Every December, the town celebrates Binirayan. The festival commemorates the arrival of the ten Malay chieftains in the towns of Antique in the 13th century and the establishment of the first barangays in the the Philippines. Binirayan Festival started in the 1970’s and is constantly gaining popularity.

Another popular celebration is the Tiringbanay Festival. Tiringbanay may have come from two words: Tiringub which means ‘to be together’ and Banay which means ‘family’. From April 30-May 1, People from San Jose de Buenavista would come home and go to their families and friends to celebrate the events and their history as a people and to express their commitment to their patron saint, St. Joseph the Worker to be responsible members of their community.


The province is also featuring the Rafflesia (genus Rafflesia R. Br.) a flower found only in Southeast Asia and is said to be the one of the largest flowers in the world. In the Philippines, the endemic species is the R. speciosa which can be found only in the island of Panay. It was discovered in Mount Porras in Sibalom Natural Park in Antique.


Antique is beginning to promote their rice terraces. It is a 600-hectare living heritage located in the interior part of the town of San Remigio. These rice terraces were built by the indigenous people, the Iraynon Bukidnon.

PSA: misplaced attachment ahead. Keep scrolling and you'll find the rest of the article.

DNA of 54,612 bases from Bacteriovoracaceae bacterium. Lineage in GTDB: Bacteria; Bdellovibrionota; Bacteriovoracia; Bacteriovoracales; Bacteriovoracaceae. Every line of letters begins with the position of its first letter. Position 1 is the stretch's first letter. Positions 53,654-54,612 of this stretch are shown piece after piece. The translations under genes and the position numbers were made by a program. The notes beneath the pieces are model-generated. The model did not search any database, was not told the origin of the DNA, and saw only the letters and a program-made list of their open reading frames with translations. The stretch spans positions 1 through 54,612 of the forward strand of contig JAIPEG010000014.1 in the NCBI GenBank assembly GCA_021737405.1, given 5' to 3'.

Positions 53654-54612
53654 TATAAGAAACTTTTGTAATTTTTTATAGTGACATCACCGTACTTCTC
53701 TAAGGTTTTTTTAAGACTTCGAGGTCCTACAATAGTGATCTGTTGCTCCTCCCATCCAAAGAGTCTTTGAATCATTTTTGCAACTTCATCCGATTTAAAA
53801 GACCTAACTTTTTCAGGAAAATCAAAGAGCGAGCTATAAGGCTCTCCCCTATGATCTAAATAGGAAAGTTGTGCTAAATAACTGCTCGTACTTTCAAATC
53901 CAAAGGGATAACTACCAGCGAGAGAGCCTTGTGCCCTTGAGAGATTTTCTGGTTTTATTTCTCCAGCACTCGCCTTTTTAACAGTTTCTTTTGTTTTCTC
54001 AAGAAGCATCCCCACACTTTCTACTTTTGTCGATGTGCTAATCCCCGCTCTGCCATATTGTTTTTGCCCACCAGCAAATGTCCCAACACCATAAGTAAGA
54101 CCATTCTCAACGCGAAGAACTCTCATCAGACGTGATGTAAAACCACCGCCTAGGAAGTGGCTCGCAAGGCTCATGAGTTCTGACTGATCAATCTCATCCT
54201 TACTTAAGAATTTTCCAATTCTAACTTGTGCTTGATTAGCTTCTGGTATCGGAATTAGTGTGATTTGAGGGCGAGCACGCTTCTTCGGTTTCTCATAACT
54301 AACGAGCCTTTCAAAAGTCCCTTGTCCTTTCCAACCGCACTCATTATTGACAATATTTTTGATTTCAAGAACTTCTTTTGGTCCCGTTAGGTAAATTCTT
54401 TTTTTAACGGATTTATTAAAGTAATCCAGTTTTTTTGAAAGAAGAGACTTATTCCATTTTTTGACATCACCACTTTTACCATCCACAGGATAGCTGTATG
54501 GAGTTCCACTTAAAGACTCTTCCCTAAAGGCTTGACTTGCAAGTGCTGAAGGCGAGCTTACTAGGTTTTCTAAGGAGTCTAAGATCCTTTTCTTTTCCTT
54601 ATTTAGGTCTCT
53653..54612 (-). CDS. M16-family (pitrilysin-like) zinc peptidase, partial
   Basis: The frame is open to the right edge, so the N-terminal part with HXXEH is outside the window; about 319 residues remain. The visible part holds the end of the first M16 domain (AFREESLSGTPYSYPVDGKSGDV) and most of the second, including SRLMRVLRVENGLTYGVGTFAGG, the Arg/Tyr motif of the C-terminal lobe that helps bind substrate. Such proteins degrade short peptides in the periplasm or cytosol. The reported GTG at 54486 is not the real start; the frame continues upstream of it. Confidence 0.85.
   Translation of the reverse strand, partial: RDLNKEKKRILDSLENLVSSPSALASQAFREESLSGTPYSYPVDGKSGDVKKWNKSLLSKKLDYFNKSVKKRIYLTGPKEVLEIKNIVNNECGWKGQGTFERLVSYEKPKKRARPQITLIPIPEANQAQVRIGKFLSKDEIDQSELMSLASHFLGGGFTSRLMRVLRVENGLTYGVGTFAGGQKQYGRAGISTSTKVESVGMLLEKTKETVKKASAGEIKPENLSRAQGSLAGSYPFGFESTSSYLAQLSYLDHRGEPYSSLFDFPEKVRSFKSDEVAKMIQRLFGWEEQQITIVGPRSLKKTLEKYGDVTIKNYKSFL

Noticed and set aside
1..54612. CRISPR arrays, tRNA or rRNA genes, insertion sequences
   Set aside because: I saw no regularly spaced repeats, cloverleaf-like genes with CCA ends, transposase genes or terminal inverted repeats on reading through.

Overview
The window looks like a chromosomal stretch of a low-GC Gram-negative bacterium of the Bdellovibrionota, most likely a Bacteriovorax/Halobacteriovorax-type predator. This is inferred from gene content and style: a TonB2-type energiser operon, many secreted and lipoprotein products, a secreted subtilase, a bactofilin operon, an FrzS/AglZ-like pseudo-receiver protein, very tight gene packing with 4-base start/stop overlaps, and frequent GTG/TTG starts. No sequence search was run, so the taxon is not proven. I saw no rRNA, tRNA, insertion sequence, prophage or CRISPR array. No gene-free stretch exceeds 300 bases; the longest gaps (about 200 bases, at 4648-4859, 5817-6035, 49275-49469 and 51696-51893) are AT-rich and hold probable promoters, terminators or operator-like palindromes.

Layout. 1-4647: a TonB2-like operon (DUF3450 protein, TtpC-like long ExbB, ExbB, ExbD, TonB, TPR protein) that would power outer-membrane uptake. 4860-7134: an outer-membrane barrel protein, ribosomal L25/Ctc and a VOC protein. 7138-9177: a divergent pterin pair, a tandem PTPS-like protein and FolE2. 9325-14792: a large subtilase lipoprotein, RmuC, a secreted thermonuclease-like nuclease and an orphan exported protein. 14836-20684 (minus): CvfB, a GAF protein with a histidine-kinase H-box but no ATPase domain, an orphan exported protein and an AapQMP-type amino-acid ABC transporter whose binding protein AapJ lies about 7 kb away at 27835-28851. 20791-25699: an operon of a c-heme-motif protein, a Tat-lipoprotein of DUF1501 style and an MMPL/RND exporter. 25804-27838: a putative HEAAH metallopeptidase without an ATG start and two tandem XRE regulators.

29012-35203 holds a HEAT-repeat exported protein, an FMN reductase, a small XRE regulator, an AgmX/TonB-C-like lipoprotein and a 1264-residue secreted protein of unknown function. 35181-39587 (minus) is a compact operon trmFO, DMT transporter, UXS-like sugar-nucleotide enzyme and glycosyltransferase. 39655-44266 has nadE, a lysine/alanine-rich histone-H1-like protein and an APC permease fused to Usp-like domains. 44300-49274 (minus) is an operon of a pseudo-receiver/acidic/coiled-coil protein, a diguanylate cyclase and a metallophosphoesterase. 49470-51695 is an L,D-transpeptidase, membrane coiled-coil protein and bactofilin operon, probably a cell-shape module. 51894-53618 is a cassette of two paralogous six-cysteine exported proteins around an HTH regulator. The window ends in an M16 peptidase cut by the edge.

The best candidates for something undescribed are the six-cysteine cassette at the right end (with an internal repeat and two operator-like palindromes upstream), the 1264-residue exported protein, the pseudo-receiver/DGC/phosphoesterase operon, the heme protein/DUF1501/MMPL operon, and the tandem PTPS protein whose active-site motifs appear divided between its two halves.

Taken from other blogsites, the popular recommendation on places to visit and things to do are the following:
1. Anini-y Church – centuries old church made of coral stones in the southern town of Anini-y.
2. Kawa Hot Bath – several pics of travelers sitting on a huge vat (previously used for cooking mascovado or brown sugar) with fire beneath it was taken in the town of Tibiao. Several resorts along the Tibiao river offer this bizarre experience that somehow mimics what ‘aswangs’ or witches do – boil something in a cauldron.
3. Old Church Ruins – in the towns of Hamtic, San Jose de Buenavista and Patnongon. These were mostly got destroyed during World War II.
4. Island Hopping – visit Malalison Island near Culasi for its sand bar and Batbatan Island for diving and snorkeling,or head to Manniquin (Hammerhead) Island or the Nogas Island off Anini-y
5. Tibiao Rapids – The town offers an adventurous ride on the rapids of the Tibiao River, best done on rainy days.
6. Bugtong Bato Falls – said to be a collection of seven water falls at the interior portion of Tibiao.
7. Hot and Cold Springs – Malumpati Cold Springs (Culasi) and Sira-an Hot Springs are local favorites




I took some pics from the town center and had a quick stop at a local coffee shop, just across the EBJ Freedom Park. On my first visit to Antique, it gave me a glimpse of what’s in-store for me the next time I’ll visit. Antique promises a string of wonderful experience. I hope to come back really soon.

Leave a Reply

Your email address will not be published. Required fields are marked *